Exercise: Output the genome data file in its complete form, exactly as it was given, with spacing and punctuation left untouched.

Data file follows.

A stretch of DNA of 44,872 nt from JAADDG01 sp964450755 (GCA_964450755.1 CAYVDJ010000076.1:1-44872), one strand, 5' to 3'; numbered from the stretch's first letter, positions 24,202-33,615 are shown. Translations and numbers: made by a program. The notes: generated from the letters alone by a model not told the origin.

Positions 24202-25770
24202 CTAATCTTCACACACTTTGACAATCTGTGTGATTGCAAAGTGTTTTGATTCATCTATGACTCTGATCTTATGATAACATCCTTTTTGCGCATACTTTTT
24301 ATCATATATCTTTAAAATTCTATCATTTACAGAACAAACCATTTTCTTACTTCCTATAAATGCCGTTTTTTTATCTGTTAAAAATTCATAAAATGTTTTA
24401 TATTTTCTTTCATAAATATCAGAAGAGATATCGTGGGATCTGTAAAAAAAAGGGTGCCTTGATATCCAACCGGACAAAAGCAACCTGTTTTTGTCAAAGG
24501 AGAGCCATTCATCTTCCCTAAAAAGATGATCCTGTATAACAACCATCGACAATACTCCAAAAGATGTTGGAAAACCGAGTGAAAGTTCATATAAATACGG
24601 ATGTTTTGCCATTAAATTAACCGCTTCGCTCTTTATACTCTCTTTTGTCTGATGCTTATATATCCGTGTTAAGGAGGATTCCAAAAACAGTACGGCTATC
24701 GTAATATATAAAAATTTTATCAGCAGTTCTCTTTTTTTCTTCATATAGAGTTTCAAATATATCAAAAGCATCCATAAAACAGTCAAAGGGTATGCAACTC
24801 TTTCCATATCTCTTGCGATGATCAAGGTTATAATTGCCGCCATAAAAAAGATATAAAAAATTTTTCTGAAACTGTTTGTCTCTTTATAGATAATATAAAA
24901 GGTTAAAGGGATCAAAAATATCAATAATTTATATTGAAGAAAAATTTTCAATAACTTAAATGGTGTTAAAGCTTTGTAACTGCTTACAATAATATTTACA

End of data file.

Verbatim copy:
A stretch of DNA of 44,872 nt from JAADDG01 sp964450755 (GCA_964450755.1 CAYVDJ010000076.1:1-44872), one strand, 5' to 3'; numbered from the stretch's first letter, positions 24,202-33,615 are shown. Translations and numbers: made by a program. The notes: generated from the letters alone by a model not told the origin.

Positions 24202-25770
24202 CTAATCTTCACACACTTTGACAATCTGTGTGATTGCAAAGTGTTTTGATTCATCTATGACTCTGATCTTATGATAACATCCTTTTTGCGCATACTTTTT
24301 ATCATATATCTTTAAAATTCTATCATTTACAGAACAAACCATTTTCTTACTTCCTATAAATGCCGTTTTTTTATCTGTTAAAAATTCATAAAATGTTTTA
24401 TATTTTCTTTCATAAATATCAGAAGAGATATCGTGGGATCTGTAAAAAAAAGGGTGCCTTGATATCCAACCGGACAAAAGCAACCTGTTTTTGTCAAAGG
24501 AGAGCCATTCATCTTCCCTAAAAAGATGATCCTGTATAACAACCATCGACAATACTCCAAAAGATGTTGGAAAACCGAGTGAAAGTTCATATAAATACGG
24601 ATGTTTTGCCATTAAATTAACCGCTTCGCTCTTTATACTCTCTTTTGTCTGATGCTTATATATCCGTGTTAAGGAGGATTCCAAAAACAGTACGGCTATC
24701 GTAATATATAAAAATTTTATCAGCAGTTCTCTTTTTTTCTTCATATAGAGTTTCAAATATATCAAAAGCATCCATAAAACAGTCAAAGGGTATGCAACTC
24801 TTTCCATATCTCTTGCGATGATCAAGGTTATAATTGCCGCCATAAAAAAGATATAAAAAATTTTTCTGAAACTGTTTGTCTCTTTATAGATAATATAAAA
24901 GGTTAAAGGGATCAAAAATATCAATAATTTATATTGAAGAAAAATTTTCAATAACTTAAATGGTGTTAAAGCTTTGTAACTGCTTACAATAATATTTACA